SOUTHAMPTON – Scott McKee has always been willing to step up and help people in his community. He never expected to be the one in need.
The long-time Southampton Service Centre owner received a traumatic head injury while working on a tractor this past summer, an injury he is still trying to recover from. Meanwhile, the bills keep coming, and the community offered him a helping hand this past weekend.
“I know what it’s like being an entrepreneur – difficult and stressful,” said Brad Siddall, who owns and operates Runaway Lane Farms up the street. “When you add an injury like what happened to Scott to the mix, it’s near impossible.”
It was July 28, and McKee was working at his garage just like any other day. He had been tuning up an antique tractor for one of his customers, and the tractor had a three-point hitch in the rear that could be manually lifted and lowered with a large lever. The lever was powered by two large springs.
McKee was looking over the back wheel of the tractor to see about another job he was going to do on it, when he accidentally placed his hand on the lever, and it released.
“It came back and hit me in the head, and the nose piece of my glasses broke a piece out of my nose and shoved it up into my brain,” he said. “It knocked me down and I stood up, blood was coming everywhere, and I fell down. When I went to get up the second time, the lights went foggy, and I fell again… the next thing I remember was waking up in Halifax.”
His wife had been watching from the doorway when he was struck, and she called 911. He was airlifted to the hospital in Halifax with a severe concussion.
Three months later, McKee is on the road to recovery, but far from the end of that road. Due to swelling, the piece of bone from his nose has still not been removed from his brain, and doctors are hoping to be able to repair that by January. He still suffers from seizures, memory loss, and his balance, sometimes falling down.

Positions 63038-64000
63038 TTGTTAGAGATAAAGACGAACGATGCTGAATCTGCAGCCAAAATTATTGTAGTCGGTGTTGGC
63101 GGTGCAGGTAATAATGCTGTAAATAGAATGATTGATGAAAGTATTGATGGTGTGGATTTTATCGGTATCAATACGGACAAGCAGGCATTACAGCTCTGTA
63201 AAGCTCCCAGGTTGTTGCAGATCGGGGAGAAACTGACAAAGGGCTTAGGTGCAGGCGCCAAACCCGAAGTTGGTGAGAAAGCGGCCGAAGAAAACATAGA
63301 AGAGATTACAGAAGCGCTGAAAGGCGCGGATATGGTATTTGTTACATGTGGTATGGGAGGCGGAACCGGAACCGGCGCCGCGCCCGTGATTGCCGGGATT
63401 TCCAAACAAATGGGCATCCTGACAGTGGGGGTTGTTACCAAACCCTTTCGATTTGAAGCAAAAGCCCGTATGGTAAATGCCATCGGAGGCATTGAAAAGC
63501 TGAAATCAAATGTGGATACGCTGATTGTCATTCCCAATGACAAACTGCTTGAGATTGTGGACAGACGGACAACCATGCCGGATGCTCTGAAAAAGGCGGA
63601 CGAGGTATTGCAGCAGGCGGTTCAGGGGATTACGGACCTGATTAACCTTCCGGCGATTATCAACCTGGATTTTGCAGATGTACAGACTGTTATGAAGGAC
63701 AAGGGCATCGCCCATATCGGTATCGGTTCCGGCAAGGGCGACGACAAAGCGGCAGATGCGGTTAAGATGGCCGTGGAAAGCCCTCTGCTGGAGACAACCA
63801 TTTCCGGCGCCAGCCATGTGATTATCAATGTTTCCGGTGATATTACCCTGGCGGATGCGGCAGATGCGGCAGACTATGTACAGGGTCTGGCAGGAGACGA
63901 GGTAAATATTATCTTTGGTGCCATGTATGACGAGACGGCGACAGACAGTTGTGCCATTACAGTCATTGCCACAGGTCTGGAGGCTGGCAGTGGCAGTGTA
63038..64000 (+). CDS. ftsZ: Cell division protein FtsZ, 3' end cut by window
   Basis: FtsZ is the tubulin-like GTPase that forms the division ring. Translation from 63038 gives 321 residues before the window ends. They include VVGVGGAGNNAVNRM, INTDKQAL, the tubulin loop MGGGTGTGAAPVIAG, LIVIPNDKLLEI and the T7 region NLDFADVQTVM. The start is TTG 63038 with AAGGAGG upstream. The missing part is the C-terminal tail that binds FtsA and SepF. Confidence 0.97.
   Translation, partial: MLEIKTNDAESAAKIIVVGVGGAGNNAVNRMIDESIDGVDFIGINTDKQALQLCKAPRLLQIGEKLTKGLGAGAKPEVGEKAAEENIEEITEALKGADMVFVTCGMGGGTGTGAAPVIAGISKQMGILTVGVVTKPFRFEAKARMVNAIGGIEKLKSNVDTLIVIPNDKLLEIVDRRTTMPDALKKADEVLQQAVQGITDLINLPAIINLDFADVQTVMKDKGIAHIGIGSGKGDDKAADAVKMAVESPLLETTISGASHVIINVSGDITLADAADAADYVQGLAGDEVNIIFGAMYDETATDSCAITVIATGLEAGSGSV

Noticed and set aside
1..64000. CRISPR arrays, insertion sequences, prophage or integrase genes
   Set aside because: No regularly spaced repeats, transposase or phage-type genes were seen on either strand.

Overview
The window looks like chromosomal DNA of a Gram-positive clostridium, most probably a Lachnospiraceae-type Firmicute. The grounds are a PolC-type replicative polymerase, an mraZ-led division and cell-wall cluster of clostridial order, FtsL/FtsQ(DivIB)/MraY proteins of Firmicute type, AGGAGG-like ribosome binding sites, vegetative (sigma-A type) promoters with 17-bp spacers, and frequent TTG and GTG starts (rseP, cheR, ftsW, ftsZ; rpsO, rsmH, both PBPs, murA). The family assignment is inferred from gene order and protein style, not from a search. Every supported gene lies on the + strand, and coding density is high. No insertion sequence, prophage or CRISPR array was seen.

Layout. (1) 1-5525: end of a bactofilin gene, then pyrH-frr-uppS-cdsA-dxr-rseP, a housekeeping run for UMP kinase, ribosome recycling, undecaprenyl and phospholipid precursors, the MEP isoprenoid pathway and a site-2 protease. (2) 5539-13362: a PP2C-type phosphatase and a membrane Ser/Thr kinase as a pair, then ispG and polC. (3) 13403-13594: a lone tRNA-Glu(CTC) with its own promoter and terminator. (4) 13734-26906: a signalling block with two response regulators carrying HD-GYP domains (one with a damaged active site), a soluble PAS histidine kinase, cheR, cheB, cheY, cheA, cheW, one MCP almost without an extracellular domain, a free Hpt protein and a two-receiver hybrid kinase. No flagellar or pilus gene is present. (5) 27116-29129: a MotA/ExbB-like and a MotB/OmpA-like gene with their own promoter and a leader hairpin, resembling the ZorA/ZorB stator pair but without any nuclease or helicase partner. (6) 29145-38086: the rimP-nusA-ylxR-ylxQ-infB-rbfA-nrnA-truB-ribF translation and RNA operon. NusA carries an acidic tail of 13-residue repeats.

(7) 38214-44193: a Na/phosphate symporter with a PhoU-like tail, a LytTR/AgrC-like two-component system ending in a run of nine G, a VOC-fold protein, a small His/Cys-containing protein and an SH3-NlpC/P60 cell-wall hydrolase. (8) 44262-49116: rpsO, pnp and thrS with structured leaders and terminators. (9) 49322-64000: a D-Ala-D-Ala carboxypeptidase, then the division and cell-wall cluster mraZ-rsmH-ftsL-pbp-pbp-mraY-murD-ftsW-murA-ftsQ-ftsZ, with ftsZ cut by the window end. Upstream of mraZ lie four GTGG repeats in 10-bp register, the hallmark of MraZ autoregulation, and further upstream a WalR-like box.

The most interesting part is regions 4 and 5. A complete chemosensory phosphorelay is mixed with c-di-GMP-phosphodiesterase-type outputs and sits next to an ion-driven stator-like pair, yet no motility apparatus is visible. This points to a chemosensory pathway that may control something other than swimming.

Although he can’t work yet, he still dresses the part, and goes to the garage everyday from his home next door. He wants his customers to know he is still there. For the first two months, his workers would help him walk over, so he would not fall down.
“I thought I had taken all the right moves… I had insurance,” he said. “Because I’m self-employed, I don’t get worker’s compensation. But I’ve been fighting with the insurance companies, and it hasn’t been good.”
He has watched his business go from bringing in $10-15,000 worth of business each week to $1,000. Meanwhile, one of his two workers had a recent heart attack, and is off work indefinitely.
“My parents wanted me to shut the place down, but I said, when I’m better, all of my customers will have gone elsewhere,” said McKee. “I’d rather lose money than lose everybody.”
His struggles did not go unnoticed by the community.
“I had been in on a few different occasions and noticed that he was not well,” said Siddall. “He looked like he needed to rest, but was working to pay the bills. We felt if we could raise him some money to help, even if it only covered the cost of bills for one month, it would give him much needed rest and lower the stress level for him.”
At first, McKee had resisted the idea of a benefit. But when community members saw him suffer one of his seizures first hand, they told him they were going to do it with or without his permission.
One by one, they told him how he had helped them out in the past. There was the person he gave gasoline to when they had no money. Another who couldn’t afford their repair bill, and he told them they could pay later. Yet another whose house had burned down, and he collected money for them.
“At every community event to raise money, Scott is always there helping where he can,” said Siddall.
With that in mind, he contacted local musician Mike Fisher to see if he would play at a benefit dance. Fisher, one of many who had been helped by McKee in the past, was all too happy to do it. Casey Hamel and Hannah Siddall also agreed to play, and many others stepped forward to ask how they could help.
At the end of the night, more than $7,000 was raised.
McKee, who was not able to attend the event because noise and motion can cause seizures for him, said the money would help him keep his shop open. He explained that his initial refusal of the help was just a matter of pride.
“It was embarrassing at first, but it’s humbling now,” he said. “I really appreciate it.”
It showed Siddall how everyone from all over will come together to help those in need.
“It’s one of the reasons I love living in an area like this one,” he said. “If you are good to the people, the people will be good to you.”